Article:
File sharing start up Minus has gotten a $1M seed round from IDG Capital Partners to make sharing files as easy as sharing a link.
File sharing is a crowded space. Minus is up against competitors like Dropbox, SugarSync, Box.net, and Zumodrive. In order to succeed Minus is focused on a slightly different angle: providing a link to content .
“[They] are not meant for my mom or dad to use on a daily basis because they’re packed with a lot of features,” John Xie, chief operating and marketing officer told VentureBeat, referring to his competitors. “We want to make [Minus] the simplest way for people to share and upload, but we want to make it powerful,”
Minus allows consumers to drag and drop files from their computer into the Minus webpage on their browser. But while other companies enable this type of upload, Minus provides a separate, dedicated webpage for those files. A link is then automatically generated for yo to share socially, via e-mail, text, Twitter and more.
The link is the unique feature here. Most cloud storage services require a sign-in or access via your desktop. It is difficult to share content that way. With a link, your options are much more flexible for not only who you want to share with, but also how.
“We’re definitely more about the consumer and allowing anyone who shares on the fly,” said Xie.
To promote sharing, the company is integrating social features directly onto its website. From here, clients can publicly share their content and follow other profiles within Minus.
“People can follow you, so you can have a fanpage,” said Xie. “We want to make it a cool place for people to share and hang out and explore a little. We care about people having fun on the site.”
This element is still early days, acknowledged Xie, as it is difficult to search and find people on the current Minus website.
Unlike competitors, however, the company does not consider itself a form of back-up for files and is completely consumer-facing. “We are definitely not backup focused,” said Xie. “One thing we do want to focus on is allowing people to share from any devices.”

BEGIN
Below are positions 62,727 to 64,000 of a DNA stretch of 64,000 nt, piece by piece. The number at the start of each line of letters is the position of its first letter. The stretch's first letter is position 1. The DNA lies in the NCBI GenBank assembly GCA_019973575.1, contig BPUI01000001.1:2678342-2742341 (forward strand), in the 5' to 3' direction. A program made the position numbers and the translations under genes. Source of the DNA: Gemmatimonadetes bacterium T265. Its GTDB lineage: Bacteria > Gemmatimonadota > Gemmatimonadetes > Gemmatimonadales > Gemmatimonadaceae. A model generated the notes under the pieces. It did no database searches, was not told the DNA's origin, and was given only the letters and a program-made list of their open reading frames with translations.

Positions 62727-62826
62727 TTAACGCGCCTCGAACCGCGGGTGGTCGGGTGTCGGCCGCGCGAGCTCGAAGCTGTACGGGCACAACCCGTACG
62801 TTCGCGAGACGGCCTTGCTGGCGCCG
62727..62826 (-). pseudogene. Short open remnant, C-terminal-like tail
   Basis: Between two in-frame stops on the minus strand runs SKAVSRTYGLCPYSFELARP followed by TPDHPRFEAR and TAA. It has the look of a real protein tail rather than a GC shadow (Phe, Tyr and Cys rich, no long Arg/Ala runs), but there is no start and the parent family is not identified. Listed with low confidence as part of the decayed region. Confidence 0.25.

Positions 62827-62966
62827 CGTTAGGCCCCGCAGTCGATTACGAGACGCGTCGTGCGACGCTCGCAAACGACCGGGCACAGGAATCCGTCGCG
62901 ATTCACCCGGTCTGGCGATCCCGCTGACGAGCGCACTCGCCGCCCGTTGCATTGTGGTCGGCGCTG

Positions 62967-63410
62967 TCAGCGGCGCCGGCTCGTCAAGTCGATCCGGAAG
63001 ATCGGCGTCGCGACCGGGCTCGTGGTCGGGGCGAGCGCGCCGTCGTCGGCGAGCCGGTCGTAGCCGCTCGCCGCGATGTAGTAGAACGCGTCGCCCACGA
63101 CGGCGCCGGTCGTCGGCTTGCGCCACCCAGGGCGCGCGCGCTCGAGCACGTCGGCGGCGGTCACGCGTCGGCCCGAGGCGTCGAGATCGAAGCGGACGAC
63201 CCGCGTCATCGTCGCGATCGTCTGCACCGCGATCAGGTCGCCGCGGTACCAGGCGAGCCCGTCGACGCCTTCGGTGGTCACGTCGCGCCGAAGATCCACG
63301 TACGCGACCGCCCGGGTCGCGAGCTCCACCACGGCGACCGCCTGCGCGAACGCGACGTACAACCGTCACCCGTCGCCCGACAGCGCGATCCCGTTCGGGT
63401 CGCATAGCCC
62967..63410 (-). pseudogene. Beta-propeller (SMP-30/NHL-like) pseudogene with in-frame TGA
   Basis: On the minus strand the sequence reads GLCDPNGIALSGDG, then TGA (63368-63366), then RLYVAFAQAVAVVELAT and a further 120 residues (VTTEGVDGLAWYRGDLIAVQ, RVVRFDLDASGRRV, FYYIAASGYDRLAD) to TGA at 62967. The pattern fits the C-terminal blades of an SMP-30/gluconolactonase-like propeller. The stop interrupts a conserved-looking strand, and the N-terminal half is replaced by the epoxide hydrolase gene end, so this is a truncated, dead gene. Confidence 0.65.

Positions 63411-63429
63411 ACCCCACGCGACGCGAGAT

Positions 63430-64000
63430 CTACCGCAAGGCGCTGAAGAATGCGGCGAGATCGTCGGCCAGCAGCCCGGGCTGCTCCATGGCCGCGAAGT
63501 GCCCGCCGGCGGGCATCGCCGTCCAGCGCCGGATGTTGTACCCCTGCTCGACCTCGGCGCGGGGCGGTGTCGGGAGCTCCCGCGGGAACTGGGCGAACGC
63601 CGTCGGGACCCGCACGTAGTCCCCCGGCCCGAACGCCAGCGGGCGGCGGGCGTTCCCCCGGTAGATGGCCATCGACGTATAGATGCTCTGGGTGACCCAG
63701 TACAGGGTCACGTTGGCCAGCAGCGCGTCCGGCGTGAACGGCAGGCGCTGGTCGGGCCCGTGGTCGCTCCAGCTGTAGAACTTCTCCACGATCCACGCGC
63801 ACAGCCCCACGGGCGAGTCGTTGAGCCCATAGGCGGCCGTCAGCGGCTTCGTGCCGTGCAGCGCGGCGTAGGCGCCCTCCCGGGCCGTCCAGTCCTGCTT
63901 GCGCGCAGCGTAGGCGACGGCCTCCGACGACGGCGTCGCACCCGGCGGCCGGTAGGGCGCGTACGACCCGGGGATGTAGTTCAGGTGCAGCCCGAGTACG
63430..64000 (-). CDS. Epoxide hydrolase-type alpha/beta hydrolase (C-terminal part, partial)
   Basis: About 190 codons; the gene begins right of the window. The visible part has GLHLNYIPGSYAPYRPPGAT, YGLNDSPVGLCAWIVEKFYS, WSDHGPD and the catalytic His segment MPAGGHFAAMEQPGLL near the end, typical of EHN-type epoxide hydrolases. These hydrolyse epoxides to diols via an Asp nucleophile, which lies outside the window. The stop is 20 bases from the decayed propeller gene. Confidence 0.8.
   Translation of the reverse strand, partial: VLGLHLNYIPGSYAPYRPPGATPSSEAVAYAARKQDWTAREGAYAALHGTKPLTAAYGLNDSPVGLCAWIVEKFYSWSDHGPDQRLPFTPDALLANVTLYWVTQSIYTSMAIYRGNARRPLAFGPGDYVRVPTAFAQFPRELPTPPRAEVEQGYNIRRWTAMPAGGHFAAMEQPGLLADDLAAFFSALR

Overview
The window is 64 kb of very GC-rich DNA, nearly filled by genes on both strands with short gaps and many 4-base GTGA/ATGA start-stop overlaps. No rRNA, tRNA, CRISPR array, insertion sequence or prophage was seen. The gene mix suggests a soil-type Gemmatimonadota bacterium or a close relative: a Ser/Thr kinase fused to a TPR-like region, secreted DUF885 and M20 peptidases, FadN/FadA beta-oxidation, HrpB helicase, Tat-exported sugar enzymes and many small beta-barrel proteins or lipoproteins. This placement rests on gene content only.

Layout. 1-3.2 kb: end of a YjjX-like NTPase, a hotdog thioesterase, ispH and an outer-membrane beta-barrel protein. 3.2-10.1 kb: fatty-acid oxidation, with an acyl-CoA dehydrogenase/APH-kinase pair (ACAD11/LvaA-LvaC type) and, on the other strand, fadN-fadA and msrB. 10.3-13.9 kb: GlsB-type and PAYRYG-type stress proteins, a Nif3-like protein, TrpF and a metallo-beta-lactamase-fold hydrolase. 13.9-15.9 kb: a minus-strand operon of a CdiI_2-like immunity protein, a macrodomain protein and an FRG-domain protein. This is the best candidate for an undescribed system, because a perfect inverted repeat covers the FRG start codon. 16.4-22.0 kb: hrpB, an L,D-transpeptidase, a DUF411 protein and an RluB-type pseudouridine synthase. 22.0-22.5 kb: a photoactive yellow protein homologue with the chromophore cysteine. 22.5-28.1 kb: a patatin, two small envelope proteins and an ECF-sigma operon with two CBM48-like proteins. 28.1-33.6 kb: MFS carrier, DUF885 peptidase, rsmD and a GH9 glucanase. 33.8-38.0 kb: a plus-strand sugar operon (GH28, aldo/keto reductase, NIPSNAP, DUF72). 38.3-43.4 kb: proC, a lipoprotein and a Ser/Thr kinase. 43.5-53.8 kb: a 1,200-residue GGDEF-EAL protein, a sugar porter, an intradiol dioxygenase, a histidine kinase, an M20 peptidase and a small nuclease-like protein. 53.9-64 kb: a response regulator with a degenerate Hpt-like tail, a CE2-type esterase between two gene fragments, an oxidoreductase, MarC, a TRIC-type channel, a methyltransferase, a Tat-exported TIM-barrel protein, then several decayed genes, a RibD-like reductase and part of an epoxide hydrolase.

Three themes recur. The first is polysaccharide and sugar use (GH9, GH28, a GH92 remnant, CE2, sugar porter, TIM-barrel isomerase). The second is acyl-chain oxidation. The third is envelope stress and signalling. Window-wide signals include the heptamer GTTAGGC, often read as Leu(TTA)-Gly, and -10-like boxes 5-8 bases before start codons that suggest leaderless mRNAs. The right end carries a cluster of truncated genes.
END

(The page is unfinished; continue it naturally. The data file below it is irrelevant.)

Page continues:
Currently, people can access and upload content from Windows, Mac OS X, Linus, Android, iOS, Firefox 5 and Google Chrome. Xie admitted, however, that the iOS application is unreliable and says an update is coming soon.
As for security, John explained that the company’s privacy model is similar to YouTube’s. YouTube allows users to completely privatize videos, allow videos to be public and un-searchable, or fully public. Minus employs the last two, but will soon introduce a fully private option.
Minus will use the funding to hire more developers. It will also expand its server power to enable larger uploads. Lastly, some of the funds will be used to flesh out the fledgling social component and make it easier to discover content.
John and Carl chose IDG Capital Partners because of its experience with file sharing companies and candidly, because of the size of the firm.
“Just the fact that there’s a lot of capital involved, it’ll help us feel a lot safer,” said Xie.
Minus was launched in 2010, is located in New York City and currently has only two employees, John Xie and co-founder, president and chief executive Carl Hu. Funding to date totals $1.2 million with IDG Capital Partners and angels participating.